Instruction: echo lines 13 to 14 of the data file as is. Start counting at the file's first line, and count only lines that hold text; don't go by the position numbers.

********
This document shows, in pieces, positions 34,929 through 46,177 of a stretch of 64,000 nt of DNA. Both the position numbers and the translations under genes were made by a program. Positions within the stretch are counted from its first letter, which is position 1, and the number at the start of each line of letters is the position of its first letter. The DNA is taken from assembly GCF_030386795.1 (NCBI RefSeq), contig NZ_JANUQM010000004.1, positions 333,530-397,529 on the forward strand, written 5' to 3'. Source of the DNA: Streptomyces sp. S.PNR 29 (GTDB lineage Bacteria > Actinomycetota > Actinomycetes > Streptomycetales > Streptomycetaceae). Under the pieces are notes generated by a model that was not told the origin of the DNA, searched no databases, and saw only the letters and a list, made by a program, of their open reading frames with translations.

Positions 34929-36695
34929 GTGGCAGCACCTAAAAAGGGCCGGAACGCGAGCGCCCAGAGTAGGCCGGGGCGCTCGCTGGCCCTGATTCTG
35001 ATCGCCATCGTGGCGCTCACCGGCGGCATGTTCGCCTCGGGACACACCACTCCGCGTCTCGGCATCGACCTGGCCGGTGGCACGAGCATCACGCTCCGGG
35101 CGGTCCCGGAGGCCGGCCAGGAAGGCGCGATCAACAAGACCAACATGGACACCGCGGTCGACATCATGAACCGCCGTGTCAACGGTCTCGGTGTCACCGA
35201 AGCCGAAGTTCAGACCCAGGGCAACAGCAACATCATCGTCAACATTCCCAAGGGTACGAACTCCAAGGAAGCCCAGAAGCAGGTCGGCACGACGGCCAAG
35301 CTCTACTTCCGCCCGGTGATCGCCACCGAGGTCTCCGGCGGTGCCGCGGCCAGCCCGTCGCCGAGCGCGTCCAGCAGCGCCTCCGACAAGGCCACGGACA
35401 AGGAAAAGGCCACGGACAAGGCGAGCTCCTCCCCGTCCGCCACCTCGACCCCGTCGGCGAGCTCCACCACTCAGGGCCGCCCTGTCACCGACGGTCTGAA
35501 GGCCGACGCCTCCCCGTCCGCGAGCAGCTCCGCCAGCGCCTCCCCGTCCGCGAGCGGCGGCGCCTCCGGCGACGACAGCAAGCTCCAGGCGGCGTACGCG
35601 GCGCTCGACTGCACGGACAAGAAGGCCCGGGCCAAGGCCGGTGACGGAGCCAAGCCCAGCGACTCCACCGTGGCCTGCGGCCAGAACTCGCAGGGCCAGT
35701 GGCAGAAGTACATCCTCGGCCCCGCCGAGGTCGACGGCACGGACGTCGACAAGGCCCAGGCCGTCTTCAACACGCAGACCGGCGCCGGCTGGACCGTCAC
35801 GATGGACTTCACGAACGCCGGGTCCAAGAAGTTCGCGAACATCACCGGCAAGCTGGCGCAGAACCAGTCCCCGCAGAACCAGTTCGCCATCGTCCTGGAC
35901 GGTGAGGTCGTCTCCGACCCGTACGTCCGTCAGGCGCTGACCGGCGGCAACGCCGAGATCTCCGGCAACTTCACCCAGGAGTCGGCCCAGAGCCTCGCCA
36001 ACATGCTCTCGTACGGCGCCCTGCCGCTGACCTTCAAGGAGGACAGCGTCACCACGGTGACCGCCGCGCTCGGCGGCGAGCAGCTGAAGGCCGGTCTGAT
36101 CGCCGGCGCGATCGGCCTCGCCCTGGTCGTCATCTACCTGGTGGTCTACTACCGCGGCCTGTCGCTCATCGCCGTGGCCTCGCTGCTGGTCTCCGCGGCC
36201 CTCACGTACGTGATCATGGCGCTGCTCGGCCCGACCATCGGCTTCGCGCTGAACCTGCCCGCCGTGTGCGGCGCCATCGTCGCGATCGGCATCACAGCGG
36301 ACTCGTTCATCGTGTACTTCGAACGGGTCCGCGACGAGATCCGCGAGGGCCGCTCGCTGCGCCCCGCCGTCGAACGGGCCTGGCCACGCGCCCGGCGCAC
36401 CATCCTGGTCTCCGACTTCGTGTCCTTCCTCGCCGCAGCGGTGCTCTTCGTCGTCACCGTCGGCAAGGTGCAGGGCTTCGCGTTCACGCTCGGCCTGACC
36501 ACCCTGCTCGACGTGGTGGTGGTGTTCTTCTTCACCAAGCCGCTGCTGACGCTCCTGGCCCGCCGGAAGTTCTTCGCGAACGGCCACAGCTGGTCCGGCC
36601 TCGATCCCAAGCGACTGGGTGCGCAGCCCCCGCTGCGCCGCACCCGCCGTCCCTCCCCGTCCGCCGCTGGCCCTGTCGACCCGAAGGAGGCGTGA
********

35901 GGTGAGGTCGTCTCCGACCCGTACGTCCGTCAGGCGCTGACCGGCGGCAACGCCGAGATCTCCGGCAACTTCACCCAGGAGTCGGCCCAGAGCCTCGCCA
36001 ACATGCTCTCGTACGGCGCCCTGCCGCTGACCTTCAAGGAGGACAGCGTCACCACGGTGACCGCCGCGCTCGGCGGCGAGCAGCTGAAGGCCGGTCTGAT